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  • 171 Lamellar armour — is a kind of personal armour consisting of small plates ( lames ) which are laced together in parallel rows. Lamellar armour evolved from scale armourFact|date=May 2007, from which it differs by not needing a backing for the scales. It is made… …

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  • 172 Roman Republican coinage — Coinage came late to the Roman Republic compared with the rest of the Mediterranean, especially Greece and Asia Minor where coins were invented in the 7th century BC. The currency of central Italy was influenced by its natural resources, with… …

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  • 173 Cervelliere — c. 1240/1250. The cervelliere is a round, close fitting steel skull cap. It was worn as a helmet during the medieval period. History It was first introduced during the late 12th and was the primary head protection for Crusaders at that time and… …

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  • 174 Ondine's curse — Classification and external resources ICD 10 G47.3 ICD 9 348.8 …

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  • 175 Mon (crest) — nihongo|Mon|紋|( plural mon), also nihongo|monshō|紋章|, nihongo|mondokoro|紋所|, and nihongo|kamon|家紋|, are Japanese heraldic symbols. Mon may refer to any symbol, while kamon and mondokoro refer specifically to family symbols. Mon serve roughly… …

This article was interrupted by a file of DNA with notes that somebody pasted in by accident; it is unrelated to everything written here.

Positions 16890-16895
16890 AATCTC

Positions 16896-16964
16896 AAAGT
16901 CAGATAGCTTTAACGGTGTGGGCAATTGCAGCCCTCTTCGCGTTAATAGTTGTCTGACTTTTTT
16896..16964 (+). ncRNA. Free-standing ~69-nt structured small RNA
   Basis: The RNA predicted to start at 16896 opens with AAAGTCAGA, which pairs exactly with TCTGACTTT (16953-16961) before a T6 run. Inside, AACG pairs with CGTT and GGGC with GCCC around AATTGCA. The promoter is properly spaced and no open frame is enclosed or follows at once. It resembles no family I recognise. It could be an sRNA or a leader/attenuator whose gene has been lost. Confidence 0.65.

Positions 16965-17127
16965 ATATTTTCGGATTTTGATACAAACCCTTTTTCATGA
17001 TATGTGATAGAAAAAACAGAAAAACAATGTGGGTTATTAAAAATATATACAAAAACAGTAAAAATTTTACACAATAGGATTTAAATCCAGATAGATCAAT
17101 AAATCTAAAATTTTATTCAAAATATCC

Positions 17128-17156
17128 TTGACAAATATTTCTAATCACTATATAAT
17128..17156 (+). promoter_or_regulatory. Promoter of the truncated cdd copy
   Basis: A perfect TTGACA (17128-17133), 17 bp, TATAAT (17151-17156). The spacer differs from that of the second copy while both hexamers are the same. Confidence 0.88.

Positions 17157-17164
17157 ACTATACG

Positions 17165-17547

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  • 176 Peltast — A peltast (Ancient Greek: πελταστής) was a type of light infantry in Ancient Greece who often served as skirmishers. DescriptionPeltasts carried a crescent shaped wicker shield called pelte (Latin: peltarion) as their main protection, hence their …

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  • 177 Companion cavalry — For similarly spelled words, see Hetair (disambiguation). Alexander Mosaic, showing the Battle of Issus, from the House of the Faun, Pompeii The Companions (Greek: ἑταῖροι, hetairoi) were the elite cavalry o …

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  • 178 Colossus of Barletta — The Colossus of Barletta. The Colossus of Barletta is a large bronze statue of an Eastern Roman Emperor, nearly three times life size (5.11 meters, or about 16 feet 7 inches) and currently located in Barletta, Italy. The statue reportedly washed… …

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  • 179 Carabinier — For the device used to connect ropes, see carabiner A Carabinier (also sometimes spelled Carabineer or Carbineer) ( Carabinero in Spanish, Carabiniere in Italian) was originally a cavalry soldier armed with a carbine (a short version of a musket) …

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  • 180 Ancient warfare — is war as conducted from the beginnings of recorded history to the end of the ancient period. In Europe and the Near East, the end of antiquity is often equated with the fall of Rome in 476. In China, it can also be seen as ending in the 5th… …